Summary of Results      Hypothesis                P value    DecisionLoyalty card possession formales is not different fro...
FINDINGS and CONCLUSION
Factors like• quality and variety of products that the store offers  weigh at the top while• helpful salesperson,• ease of...
Although companies are able to gather some very usefulinformation about their consumers and they benefitfrom this accumula...
Amongst the sample of customers who own oneor more than one loyalty cards, 40% confessedthat having a loyalty card of a pa...
Amongst the sample of customers who ownone or more than one loyalty cards confessthat their frequency of purchase at apart...
The most attractive benefit that the customerseeks from a loyalty card is special discount oncardholder’s special days. Th...
RECOMMENDATION
Loyalty cards looks like an important component in awhole program of efforts designed to increase customercommitment to a ...
Hence we suggest the companies to bury the loyaltycards for a while and relook at how they can getcustomer loyalty by some...
LIMITATIONS•Marketing Research (MR) is not an exact science though it uses the techniques of science.Thus, the results and...
BIBLIOGRAPHYD ’ Andrea , G . , Schleicher , M . and Lunardini , F .( 2006 ) ‘ The role of promotions and other factors aff...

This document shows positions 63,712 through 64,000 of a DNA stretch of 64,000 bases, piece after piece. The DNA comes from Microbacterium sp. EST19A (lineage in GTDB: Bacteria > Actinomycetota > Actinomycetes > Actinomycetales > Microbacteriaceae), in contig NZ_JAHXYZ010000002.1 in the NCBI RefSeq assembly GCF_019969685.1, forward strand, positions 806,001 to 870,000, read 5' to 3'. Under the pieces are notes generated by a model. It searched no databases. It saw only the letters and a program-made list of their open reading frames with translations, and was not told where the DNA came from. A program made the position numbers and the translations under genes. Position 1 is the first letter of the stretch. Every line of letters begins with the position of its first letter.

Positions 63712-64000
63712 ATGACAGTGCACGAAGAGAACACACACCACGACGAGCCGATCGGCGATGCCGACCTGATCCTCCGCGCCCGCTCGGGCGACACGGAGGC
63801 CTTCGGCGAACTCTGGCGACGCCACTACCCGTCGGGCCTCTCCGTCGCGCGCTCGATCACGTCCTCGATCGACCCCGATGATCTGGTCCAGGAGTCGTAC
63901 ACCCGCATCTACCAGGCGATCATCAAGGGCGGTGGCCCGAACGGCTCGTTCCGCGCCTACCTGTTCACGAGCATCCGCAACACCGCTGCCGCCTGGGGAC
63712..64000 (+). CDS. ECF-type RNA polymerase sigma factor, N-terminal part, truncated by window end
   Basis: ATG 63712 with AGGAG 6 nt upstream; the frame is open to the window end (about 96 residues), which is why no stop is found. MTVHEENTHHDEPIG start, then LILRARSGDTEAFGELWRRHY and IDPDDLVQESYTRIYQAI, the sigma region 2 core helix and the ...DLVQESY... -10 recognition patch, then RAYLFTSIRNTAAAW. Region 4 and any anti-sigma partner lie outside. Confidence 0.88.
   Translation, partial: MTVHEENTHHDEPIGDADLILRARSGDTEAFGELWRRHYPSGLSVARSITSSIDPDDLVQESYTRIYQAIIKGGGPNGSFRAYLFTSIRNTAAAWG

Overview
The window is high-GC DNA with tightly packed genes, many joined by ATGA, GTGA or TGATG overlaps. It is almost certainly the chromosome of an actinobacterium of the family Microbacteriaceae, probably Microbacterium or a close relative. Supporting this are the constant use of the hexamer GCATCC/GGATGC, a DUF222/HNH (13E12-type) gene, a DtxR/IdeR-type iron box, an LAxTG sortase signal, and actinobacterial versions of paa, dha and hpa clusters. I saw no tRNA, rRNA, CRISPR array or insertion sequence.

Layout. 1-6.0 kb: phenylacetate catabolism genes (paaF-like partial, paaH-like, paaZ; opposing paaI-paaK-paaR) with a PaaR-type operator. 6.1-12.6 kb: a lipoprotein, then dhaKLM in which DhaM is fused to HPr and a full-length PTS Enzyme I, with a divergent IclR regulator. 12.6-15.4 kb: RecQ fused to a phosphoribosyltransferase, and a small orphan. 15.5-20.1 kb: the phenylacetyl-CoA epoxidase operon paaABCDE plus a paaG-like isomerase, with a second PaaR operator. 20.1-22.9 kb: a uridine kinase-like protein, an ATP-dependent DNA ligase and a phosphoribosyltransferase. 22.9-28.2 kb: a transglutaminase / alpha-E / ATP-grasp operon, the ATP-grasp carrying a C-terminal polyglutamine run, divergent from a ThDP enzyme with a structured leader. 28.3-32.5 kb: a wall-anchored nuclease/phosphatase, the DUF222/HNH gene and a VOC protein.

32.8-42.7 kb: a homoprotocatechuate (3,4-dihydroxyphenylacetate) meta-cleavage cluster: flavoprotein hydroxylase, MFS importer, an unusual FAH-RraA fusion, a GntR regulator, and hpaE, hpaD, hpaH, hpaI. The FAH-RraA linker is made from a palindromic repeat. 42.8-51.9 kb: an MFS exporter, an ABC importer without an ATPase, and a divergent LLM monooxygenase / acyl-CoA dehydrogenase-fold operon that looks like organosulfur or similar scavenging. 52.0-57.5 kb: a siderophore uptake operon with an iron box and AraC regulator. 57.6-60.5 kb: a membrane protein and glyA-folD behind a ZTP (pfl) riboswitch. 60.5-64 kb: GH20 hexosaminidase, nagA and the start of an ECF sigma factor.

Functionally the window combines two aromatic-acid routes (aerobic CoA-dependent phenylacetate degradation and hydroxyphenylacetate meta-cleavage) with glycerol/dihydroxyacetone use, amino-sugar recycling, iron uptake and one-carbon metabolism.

McGlone, J. (1980). “Sex Differences in Human Brain Asymmetry: A Critical Survey,” The Behavioral and Brain Sciences, 3,21...
Market Research Project on Retail Loyalty Cards
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Market Research Project on Retail Loyalty Cards

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Market Research: Customer’s Perception Of Multi-Brand Retail (Apparel) Loyalty Card

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Market Research Project on Retail Loyalty Cards

  1. 1. Customer’s Perception Of Multi-Brand Retail (Apparel) Loyalty Card FORE School of Management
  2. 2. PLAN OF ACTION1. Introduction2. Literature Review3. Approach Diagram4. Problem Statement5. Hypothesis6. Research Methodology7. Analysis8. Findings and Conclusion9. Recommendation10. Limitations11. Bibliography
  3. 3. INTRODUCTION
  4. 4. LOYALTY“A deeply held commitment to re-buy or re-patronize apreferred product/service consistently in the future, therebycausing repetitive behavior reflecting purchase of the branddespite situational influences and marketing efforts having thepotential to cause a switching behavior.” --Keiningham,T.L.,Vavra,T.G.,Aksoy,L. & Wallard.H. ” Loyalty Myths John ” Wiley & Sons Inc, 2006 edition.
  5. 5. Creating and maintaining customer loyalty
  6. 6. Using a variety of means to encourage loyalty